Paying For College For Dummies
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The U.S. tax laws are unnecessarily complicated and extensive. But it’s worth taking the time to understand how to make them work for you, because paying for a college education is an expensive undertaking. The tax rules and regulations include numerous breaks for parents of college students and some for young adults as well who have previously incurred college costs and taken out some college loans.

Those who are knowledgeable about the tax laws and associated strategies can save themselves a lot of tax dollars. This article highlights ten things you should know related to educational expenses that can legally and permanently reduce the income taxes that you pay.

Contributing to Retirement Accounts

As a parent working and earning money, one of the financially smartest things you can generally do (unless you pay low federal income taxes), is to contribute to a retirement savings plan. Besides reducing your current and future federal (and state) income taxes, funding retirement plans helps you build up a nest egg, so you don’t have to work for the rest of your life. Also, for purposes of the financial aid system, your retirement accounts are generally the best places your assets to reside.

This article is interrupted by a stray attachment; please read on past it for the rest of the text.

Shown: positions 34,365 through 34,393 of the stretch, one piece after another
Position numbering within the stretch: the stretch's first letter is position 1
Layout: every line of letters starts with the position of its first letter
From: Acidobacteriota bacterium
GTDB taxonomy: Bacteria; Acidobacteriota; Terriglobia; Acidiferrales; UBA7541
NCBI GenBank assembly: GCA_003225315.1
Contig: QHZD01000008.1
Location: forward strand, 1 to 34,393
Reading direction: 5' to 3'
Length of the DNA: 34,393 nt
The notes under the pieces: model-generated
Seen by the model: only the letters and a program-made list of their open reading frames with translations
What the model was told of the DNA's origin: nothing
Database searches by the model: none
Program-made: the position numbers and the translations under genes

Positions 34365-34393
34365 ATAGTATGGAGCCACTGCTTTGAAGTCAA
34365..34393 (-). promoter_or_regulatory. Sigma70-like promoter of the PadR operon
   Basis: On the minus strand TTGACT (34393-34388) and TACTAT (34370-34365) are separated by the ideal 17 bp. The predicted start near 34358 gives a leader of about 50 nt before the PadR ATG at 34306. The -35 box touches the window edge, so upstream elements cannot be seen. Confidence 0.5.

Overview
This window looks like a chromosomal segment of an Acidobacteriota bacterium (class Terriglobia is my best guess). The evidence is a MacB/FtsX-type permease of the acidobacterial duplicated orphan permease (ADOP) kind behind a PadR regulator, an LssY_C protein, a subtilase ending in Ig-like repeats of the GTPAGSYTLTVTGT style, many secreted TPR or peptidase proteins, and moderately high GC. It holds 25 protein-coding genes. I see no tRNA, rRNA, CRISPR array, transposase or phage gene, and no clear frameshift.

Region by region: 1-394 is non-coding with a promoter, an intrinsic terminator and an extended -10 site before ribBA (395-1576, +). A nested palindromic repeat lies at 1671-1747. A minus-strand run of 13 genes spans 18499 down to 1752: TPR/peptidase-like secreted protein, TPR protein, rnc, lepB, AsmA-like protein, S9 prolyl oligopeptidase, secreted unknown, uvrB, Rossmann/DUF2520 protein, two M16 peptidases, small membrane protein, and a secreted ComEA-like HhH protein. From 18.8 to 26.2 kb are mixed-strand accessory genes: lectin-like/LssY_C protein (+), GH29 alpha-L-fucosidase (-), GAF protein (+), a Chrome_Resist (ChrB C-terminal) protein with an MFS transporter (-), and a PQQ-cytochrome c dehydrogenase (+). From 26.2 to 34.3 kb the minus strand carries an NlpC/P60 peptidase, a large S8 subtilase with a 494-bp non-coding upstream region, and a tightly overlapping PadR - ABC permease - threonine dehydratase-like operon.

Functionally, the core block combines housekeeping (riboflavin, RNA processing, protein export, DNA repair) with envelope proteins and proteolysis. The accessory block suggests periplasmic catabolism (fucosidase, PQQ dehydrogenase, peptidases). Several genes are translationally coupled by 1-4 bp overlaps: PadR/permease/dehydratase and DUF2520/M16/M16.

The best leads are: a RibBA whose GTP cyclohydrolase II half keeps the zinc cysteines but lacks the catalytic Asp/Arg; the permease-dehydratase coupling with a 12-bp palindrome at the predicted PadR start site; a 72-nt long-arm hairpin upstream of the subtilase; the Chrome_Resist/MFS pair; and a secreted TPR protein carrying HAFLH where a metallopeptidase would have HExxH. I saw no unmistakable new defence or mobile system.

As you’re earning it, you can exclude money from your taxable income by tucking it away in employer-based retirement plans, such as 401(k) or 403(b) accounts, or self-employed retirement plans, such as SEP-IRAs. If your combined federal and state marginal tax rate is, say, 30 percent and you contribute $1,000 to one of these plans, you reduce your federal and state taxes by $300. Also, some employer plans provide free matching money. And when your money is inside a retirement account, it can compound and grow without taxation.

Many people miss this great opportunity to reduce their income taxes because they spend all (or too much) of their current employment income and, therefore, have nothing (or little) left to put into a retirement account. If you’re in this predicament, you first need to reduce your spending before you can contribute money to a retirement plan.

If your employer doesn’t offer the option of saving money through a retirement plan, lobby the benefits and human resources departments. If they resist, you may want to add this to your list of reasons for considering another employer. Many employers offer this valuable benefit, but some don’t. Some company decision-makers either don’t understand the value of these accounts or feel that they’re too costly to set up and administer.

If your employer doesn’t offer a retirement savings plan, individual retirement account (IRA) contributions may or may not be tax-deductible, depending on your circumstances.

Do you qualify for the saver’s tax credit?

Married couples filing jointly with adjusted gross incomes (AGIs) of less than $65,000 and single taxpayers with an adjusted gross income of less than $32,500 can earn a federal income tax credit (claimed on Form 8880) for retirement account contributions. Unlike a deduction, a tax credit directly reduces your income tax bill by the amount of the credit.